The cruel deep freeze this week has an extra psychological bite because we’re in the first full week of March. March, crikeys!
The average high by this Friday is 39, and we’ll just be pushing the freezing mark this Friday after several days in the teens, with some single-digit lows. The average low this time of the year is in the low 20s. These temperatures would be much below average in mid-January, the statistically coldest part of the winter, let alone March.
Coming with this deep freeze will be a genuinely nasty wind chill, with a brisk southwesterly to westerly wind adding to the misery. The good news for snow haters is the ice cover on Lake Erie. As you may know or may have guessed, it’s very extensive.
I have to add this Monday GOES image includes cloud cover over the eastern third of the lake, and the ice cover away from the thick ice closer to Buffalo is not quite as solid as it appears. There is also some open water along much of the northern shore. Ice cover such as this doesn’t shut all lake effect off, contrary to mythology, but it does turn it way down. With temperatures between now and later in the week, however, the ice cover has no chance of decreasing significantly.
The harsh cold for this week was well predicted. It was hinted at in a Feb. 20 Buffalo News article, and I got more specific in a Feb. 25 article when I wrote this: “By the next day, we’re back to the deep freeze, by March 3 standards. The problem, drat, will be linked to the closer proximity of a lobe of … wait for it … a weakened polar vortex. (Remember: weakened is bad, strengthened is good)
"When the polar jet stream goes into another weakened phase (which has been causally linked to arctic warming), that allows the jet stream to buckle and drop a piece of the polar vortex southward.”
In fact, that is what has occurred, as seen in this National Weather Service HQ upper air ensemble.
That all changes by this weekend. Note the different alignment of those winds as we head into Sunday. The polar air has been cut off at the pass by a more westerly flow aloft, bringing in Pacific air to replace it. That dip in the winds west of us, though, is a low-pressure trough that may usher in a vigorous Great Lakes storm system by Sunday.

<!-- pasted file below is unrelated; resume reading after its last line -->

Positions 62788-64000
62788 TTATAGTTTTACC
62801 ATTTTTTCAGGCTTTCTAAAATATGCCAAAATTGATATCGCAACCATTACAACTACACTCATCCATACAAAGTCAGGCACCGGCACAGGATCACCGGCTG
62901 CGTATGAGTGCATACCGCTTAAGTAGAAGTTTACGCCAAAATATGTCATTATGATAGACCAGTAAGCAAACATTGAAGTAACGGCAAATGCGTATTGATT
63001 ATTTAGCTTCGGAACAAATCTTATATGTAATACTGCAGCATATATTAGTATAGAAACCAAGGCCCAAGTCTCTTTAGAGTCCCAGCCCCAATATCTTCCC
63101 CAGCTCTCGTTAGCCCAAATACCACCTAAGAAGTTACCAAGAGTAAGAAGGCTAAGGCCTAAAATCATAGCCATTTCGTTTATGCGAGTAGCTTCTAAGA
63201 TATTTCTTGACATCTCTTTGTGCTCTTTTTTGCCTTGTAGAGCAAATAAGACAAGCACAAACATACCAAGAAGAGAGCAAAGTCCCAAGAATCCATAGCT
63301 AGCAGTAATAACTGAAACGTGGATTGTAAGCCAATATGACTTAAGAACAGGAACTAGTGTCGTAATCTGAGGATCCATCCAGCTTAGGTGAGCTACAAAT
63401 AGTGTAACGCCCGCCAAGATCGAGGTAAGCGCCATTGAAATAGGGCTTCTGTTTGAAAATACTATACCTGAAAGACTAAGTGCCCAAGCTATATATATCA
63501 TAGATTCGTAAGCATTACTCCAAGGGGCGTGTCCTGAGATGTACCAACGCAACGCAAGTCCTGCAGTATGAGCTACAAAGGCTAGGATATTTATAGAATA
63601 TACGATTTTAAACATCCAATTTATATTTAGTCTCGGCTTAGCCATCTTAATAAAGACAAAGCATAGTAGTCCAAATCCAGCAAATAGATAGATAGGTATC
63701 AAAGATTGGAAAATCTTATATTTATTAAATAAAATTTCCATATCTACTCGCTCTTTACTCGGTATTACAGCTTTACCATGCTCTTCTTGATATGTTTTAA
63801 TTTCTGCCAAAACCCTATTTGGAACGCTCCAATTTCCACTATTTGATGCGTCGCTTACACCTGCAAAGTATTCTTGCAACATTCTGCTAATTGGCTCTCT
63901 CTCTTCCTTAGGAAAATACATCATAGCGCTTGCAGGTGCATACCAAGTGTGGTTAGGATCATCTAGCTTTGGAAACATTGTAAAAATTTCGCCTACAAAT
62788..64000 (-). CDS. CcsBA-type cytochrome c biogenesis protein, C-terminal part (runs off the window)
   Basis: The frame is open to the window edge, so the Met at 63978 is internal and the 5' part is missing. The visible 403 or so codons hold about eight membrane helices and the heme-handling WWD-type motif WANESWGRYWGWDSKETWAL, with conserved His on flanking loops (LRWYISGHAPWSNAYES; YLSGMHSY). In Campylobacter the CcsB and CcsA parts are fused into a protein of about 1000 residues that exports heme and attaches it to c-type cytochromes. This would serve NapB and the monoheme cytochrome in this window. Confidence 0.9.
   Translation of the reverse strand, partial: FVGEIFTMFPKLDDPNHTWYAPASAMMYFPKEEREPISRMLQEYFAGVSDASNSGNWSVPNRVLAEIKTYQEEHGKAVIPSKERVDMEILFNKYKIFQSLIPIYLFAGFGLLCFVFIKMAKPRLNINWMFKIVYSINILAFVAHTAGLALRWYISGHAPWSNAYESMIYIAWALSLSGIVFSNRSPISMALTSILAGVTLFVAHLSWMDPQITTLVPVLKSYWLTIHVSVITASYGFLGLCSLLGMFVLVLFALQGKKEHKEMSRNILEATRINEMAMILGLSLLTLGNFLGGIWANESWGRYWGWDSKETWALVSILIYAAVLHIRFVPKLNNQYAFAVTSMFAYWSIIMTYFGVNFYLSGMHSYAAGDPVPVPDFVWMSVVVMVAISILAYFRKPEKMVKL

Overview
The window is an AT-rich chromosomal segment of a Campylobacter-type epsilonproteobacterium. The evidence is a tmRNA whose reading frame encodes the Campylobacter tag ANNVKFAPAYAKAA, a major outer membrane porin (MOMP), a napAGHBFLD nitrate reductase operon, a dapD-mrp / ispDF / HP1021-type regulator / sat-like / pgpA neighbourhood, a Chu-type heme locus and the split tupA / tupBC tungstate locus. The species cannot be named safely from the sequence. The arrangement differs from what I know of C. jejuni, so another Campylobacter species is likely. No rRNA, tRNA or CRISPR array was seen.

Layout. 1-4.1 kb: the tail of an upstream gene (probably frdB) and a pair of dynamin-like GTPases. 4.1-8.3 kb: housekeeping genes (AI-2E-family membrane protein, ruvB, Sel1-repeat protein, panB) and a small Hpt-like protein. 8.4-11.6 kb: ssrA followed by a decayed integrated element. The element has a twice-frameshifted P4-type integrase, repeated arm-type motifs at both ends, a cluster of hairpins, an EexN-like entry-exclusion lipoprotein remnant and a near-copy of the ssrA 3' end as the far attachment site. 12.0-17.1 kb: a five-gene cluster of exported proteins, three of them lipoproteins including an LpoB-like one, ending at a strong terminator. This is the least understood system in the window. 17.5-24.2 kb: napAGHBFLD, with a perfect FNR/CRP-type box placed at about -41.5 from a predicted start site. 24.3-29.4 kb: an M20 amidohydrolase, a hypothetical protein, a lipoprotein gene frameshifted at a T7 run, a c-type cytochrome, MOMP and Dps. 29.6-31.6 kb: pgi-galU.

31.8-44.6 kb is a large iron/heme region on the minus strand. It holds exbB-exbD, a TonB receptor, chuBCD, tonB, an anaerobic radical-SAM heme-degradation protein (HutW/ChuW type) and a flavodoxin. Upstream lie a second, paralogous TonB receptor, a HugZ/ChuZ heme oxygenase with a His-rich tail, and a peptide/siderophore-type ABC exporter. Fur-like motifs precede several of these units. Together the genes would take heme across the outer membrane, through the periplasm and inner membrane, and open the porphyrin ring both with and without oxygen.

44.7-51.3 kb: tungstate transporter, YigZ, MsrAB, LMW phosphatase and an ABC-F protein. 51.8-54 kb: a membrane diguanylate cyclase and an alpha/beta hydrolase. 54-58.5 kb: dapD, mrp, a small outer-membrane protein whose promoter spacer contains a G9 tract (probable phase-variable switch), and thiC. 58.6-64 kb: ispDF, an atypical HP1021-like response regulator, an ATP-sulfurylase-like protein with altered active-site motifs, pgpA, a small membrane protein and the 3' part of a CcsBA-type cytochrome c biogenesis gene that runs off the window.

Here is how National Weather Service headquarters depicts the surface map with the deepening storm Sunday. If you look at the circulation around the low, you’ll note we’re in a warming southerly flow ahead of the storm center.
The southerly flow is reflected in forecast high temperatures for Sunday, which will be above average.
Cooler, not cold, temperatures will return behind the storm Monday, but they will be seasonable rather than deep-freeze cold. Monday’s high should be not far from 40, which will still feel like Key West compared to what we’ve got right now. Next week will feel markedly milder than this week.
The European/ECMWF ensemble mean shows milder high-pressure ridging building over the eastern United States and colder low pressure troughing digging in out west around March 12, which I touched upon in my Feb. 25 article.
When I wrote that article, the ECMWF ensemble mean was gung-ho on a more consistently milder pattern flip for the east with above-average temperatures becoming dominant. Courtesy of Dr. Michael Ventrice and IBM’s the Weather Company, this was the way things looked.
Other ensembles were in rough agreement with a more persistent pattern flip at that time, which led to higher confidence on the warmup. Yes, the warmup is still coming for next week. There is also a chance the contrast between colder pattern out west and the edge of the eastern warmth next week might provide some of the ingredients for additional severe weather in the southeast United States, though that is quite speculative.
But an ensemble fly in the ointment shows up in the ECMWF mean by the following weekend. It shows renewed colder troughing near the Great Lakes. This kind of feature, if it verifies, could not be seen in last month’s extended range data. If you look at the date stamp, it shows up just in time for — you guessed it — the St. Patrick’s Day Parade. There are no signs of it approaching a true deep freeze, but this has the look of a really chilly parade, again courtesy of the Weather Company.
Before anyone asks, I’m not going to even touch precipitation chances for March 16-17. It is simply too soon for that.
I think I should leave you with some warmer optimism for next month and beyond. The North American Multi-Model Ensemble shows a mean temperature for April that will run above April averages in our part of the country and an even warmer tendency for May. Verification for this ensemble has been a little sketchy, but at least I’m not seeing evidence in other ensembles of a chilly spring. May looks especially perky.